“Come with me.” These are the words that Carl Sagan told us on his PBS miniseries Cosmos: A Personal Voyage as we set off on an adventure to discover what mysteries lie in the depths of space, the earth and humanity. Sadly, Sagan passed away in 1996, but he made his mark. Sagan took us on a journey to educate people on complex scientific matters and to expand their imaginations. What made Sagan so successful was that he didn’t give us a lecture on anything, but instead took us on a journey using wit, humor and memorable stories.
Now, 34 years after Carl Sagan’s beloved show, Neil deGrasse Tyson has taken the storyteller spot of Cosmos, giving the miniseries an updated look. With better CGI and a new name, Cosmos: A Spacetime Odyssey begins with a clip and voice-over of Sagan from the original show and moves smoothly into Neil deGrasse Tyson explaining what and where we will be exploring.
The show, which was billed as the largest launch in television history, premiered on Sunday, March 9, 2014, on Fox and several other networks simultaneously. The miniseries is backed by Family Guy creator Seth MacFarlane, who has long expressed his support of science and wanted to help create a show that shows how amazing science can be. The show was created and produced by Sagan’s wife, Ann Druyan. Tyson, who had been close friends with Sagan as well as Macfarlane, was chosen to be the new presenter.
Tyson is a man of many positions in the scientific community. He is the Frederick P. Rose Director of the Hayden Planetarium at the Rose Center for Earth and Space, an astrophysicist and a writer, and has had resounding support as the new host of Cosmos. In popular culture Tyson is a prominent figure who has been featured on The Colbert Report several times and fact checks science in movies and television shows on his Twitter account.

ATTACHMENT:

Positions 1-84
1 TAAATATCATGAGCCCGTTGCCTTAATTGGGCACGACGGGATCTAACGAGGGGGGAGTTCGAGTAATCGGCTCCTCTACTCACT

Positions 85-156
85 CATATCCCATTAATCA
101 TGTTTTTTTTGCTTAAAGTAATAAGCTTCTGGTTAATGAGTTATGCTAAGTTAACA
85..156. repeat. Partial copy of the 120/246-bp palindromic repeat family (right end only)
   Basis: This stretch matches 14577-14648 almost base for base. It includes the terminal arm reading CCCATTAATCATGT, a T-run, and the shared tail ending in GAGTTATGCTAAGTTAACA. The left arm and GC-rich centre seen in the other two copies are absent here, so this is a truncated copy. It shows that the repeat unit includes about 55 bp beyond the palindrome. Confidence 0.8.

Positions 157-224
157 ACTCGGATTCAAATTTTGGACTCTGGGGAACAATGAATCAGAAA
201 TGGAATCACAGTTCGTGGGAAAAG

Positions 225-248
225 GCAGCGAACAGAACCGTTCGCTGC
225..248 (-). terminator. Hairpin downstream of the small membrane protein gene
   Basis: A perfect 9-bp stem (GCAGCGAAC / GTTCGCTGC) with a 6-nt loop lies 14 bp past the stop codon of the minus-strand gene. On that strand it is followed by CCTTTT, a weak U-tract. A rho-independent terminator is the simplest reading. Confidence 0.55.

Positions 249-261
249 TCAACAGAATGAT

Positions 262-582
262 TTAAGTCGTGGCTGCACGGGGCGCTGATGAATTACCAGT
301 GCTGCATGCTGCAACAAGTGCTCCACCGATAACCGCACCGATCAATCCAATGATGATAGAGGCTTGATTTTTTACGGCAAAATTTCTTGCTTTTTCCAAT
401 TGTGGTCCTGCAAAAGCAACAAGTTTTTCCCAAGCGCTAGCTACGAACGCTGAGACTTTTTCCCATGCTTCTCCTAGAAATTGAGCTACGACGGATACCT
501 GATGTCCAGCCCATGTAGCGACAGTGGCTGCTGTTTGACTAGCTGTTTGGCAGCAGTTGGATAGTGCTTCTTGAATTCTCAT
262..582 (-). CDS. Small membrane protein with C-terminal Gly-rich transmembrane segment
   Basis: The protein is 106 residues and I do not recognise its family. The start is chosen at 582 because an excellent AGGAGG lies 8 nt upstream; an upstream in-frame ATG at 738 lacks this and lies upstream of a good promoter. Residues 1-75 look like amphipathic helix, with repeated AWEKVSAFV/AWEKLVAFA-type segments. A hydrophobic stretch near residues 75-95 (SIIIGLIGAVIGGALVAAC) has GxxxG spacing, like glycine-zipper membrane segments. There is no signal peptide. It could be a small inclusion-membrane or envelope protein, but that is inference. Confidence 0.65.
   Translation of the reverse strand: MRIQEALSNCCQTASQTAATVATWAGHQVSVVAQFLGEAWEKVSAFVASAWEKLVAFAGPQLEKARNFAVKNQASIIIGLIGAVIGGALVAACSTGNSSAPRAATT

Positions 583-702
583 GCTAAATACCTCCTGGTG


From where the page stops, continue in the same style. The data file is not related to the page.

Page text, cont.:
Tyson allows Cosmos to keep the witty and humorous feel that Sagan brought to the original. He makes note in an interview with National Geographic that he does not want to replace Sagan, but instead, is “just the next storyteller.”
“Come with me,” Tyson urges in the opening of Cosmos: A Spacetime Odyssey. “Come on an adventure through space and time,” he means. “Come and explore the farthest regions of space and the deepest oceans. Connect with the cosmos and understand that we are all connected.” He wants us to remember that we are all “participants in this great unfolding cosmic story.” As Sagan so famously says in the original series: “We are made of starstuff.”
Did You Know?
The movie Contact, released in 1997 and starring Jodie Foster and Matthew McConaughey, was based on a novel of the same name written by Carl Sagan. It was released a year after the famed and beloved astrophysicist passed away. The movie, though it is about the exploration of space and discovery, is, at its heart, a very human tale about a woman and how she views faith and science.
The novel, which was released in 1985, five years after Cosmos: A Personal Journey, was published by Simon & Schuster. The advance they gave Carl Sagan, two million dollars, was at the time the largest advance ever given. The novel is actually based on a screenplay that hadn’t made it to the screen, though it was later brought back to become the film Contact. (DYK by Olivia Billbrough)